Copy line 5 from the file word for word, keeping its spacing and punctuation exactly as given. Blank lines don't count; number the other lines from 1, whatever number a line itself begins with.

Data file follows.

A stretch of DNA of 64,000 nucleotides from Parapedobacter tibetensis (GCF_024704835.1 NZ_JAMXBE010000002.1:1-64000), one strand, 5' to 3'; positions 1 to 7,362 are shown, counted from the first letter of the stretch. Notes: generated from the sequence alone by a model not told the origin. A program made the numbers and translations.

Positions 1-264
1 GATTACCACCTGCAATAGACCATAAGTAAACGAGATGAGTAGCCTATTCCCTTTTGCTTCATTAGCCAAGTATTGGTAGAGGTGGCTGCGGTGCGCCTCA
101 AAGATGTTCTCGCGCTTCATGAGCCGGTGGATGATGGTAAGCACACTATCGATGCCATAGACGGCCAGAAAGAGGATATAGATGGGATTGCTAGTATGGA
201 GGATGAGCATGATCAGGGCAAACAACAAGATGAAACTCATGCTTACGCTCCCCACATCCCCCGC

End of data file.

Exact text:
201 GGATGAGCATGATCAGGGCAAACAACAAGATGAAACTCATGCTTACGCTCCCCACATCCCCCGC